All of this makes it extraordinarily difficult for pill users to figure out if a mood change is just a mood change, or if it’s somehow related to their medication. Both you and your doctor need to be able to trust your symptoms and think critically about what could be causing them.
“I’ve heard a lot of different anecdotes about people having changes in their mental health based on what types of contraceptive they’re using,” Brandi says, “[and] I believe the people who are having these symptoms.” She says the best way to deal with this is to discuss it openly with your doctor so they can adjust your dose or change formulas if appropriate: “If someone is having side effects from one pill, it doesn’t mean that all pills will cause it for them, but they may need a lower dose or a different progestin.”
How to find the right pill
A terrible first pill experience has a way of turning people off it for life. Here’s what you need to know to minimize the chances of that happening.
Consider your period
All pills reliably prevent pregnancy, so if you want to find one that alleviates specific menstrual symptoms, your provider needs to know as much as possible about your cycle. Here are just a few of the questions Davis is likely to ask her patients:
“How much do you bleed? Do you have pain? Do you want to see [your period] every month? Would you be fine if you didn’t? Would you prefer not to? Would you like to see it once in awhile, or would you be fine if you never got your period? Would you like to never get a period?”
Based on the answers to those questions, she’ll figure out a starting point: “Let’s look at the way the pills are formulated and pick one where you’re most likely to get [the effects] you’re looking for.”
If your period is no big deal, most pills will probably work for you. But if it’s truly horrible, a pill that prevents ovulation and minimizes the number of periods you have—or stops them entirely—will probably be more helpful. This is usually accomplished by choosing a pill that’s formulated with more active pills per pack than the standard 21. Some pills have 24 active pills, while others let you go three months before you get a placebo pill, and therefore, bleeding. You don’t necessarily need a special pill to do this, though: As long as you talk to your provider about it first, you can skip periods by just skipping the placebo pills and starting a new pack. It’s perfectly safe, although some people prefer to have a monthly period as a confirmation that they’re still not pregnant.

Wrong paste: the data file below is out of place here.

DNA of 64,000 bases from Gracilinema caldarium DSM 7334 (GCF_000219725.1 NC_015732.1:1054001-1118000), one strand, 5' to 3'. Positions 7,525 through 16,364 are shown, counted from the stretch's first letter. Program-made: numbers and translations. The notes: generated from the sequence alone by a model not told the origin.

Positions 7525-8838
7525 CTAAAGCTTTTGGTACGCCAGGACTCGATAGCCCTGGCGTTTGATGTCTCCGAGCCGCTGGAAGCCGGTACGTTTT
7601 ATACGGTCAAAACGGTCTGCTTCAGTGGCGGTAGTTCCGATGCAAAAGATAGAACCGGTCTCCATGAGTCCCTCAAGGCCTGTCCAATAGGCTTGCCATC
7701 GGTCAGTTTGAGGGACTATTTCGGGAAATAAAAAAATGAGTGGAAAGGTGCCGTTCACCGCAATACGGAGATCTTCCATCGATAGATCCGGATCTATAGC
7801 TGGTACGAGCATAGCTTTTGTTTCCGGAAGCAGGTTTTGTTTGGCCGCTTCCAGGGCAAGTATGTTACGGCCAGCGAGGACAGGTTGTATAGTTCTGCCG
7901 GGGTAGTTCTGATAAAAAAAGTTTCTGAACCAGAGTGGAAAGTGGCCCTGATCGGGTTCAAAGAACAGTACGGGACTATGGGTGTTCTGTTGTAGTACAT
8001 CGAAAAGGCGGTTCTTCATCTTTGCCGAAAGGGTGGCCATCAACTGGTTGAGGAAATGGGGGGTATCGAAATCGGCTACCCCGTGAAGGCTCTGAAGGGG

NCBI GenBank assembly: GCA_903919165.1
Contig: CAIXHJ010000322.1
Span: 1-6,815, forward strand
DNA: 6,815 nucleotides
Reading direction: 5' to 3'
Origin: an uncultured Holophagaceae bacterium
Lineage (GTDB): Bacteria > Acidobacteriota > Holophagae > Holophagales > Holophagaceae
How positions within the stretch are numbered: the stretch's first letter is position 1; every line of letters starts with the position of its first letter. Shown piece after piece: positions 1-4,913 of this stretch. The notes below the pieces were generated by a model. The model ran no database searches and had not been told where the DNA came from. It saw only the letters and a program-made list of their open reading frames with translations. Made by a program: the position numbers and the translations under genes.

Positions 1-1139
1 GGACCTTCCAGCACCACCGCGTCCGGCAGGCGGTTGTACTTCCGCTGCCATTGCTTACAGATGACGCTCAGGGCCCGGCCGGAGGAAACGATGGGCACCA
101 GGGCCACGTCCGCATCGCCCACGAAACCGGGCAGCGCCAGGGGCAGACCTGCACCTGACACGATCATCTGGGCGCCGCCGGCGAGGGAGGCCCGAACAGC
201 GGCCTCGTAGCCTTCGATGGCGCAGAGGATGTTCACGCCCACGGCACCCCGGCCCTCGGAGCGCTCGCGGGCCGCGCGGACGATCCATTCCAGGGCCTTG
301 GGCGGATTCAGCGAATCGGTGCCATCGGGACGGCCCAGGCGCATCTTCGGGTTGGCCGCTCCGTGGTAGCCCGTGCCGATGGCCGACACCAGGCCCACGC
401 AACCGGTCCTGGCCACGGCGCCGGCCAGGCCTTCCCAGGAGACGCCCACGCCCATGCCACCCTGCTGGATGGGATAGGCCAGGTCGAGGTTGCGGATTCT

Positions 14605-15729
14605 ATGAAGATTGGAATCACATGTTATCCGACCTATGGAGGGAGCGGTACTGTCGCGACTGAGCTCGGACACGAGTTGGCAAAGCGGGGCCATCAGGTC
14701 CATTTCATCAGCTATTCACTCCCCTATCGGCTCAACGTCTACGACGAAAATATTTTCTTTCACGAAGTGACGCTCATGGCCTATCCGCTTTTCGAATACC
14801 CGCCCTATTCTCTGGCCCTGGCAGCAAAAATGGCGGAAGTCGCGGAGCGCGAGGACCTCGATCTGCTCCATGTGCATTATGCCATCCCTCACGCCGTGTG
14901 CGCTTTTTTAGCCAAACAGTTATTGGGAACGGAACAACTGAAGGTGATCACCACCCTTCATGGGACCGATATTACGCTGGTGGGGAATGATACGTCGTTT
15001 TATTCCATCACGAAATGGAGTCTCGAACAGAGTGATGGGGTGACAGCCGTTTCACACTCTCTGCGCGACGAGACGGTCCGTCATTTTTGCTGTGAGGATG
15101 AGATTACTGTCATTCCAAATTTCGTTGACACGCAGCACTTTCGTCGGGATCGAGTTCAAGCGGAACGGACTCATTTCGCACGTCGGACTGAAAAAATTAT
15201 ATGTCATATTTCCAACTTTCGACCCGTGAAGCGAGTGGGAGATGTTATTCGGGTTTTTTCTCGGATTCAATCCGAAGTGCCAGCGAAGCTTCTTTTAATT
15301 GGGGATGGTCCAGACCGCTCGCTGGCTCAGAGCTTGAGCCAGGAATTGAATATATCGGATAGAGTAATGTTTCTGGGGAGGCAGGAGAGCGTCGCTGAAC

Seek out high-quality information
If you’re interested in trying the pill or switching to a new one, it’s important to base your research on solid information from good sources. Here are a few great starting points:
And finally, if you’ve had rotten luck with ob/gyns, both Brandi and Davis recommend looking for a family planning (FP) specialist. “Family planning specialists [have] a particular expertise around birth control, how it works, and how to tailor it individually to a patient’s needs,” says Brandi, who is herself a FP specialist. “If you feel like you’re not being heard by whoever’s providing your birth control pill, then I recommend seeing a FP specialist.” Many specialists provide online consultations via video chat, too.
Don’t expect too much—or too little
Whenever you start a new pill, the absolute best thing you can do is let go of any preconceived notions you have about the side effects it may or may not cause. It usually takes three to six months for your body to fully adjust, and while you can rest assured that you won’t get pregnant, any other side effects will remain a mystery until you try it. If that sounds frustrating, well, it certainly can be—but here’s how Davis thinks about it: “There’s nothing special about that,” she says, laughing. “I mean, that’s medicine.”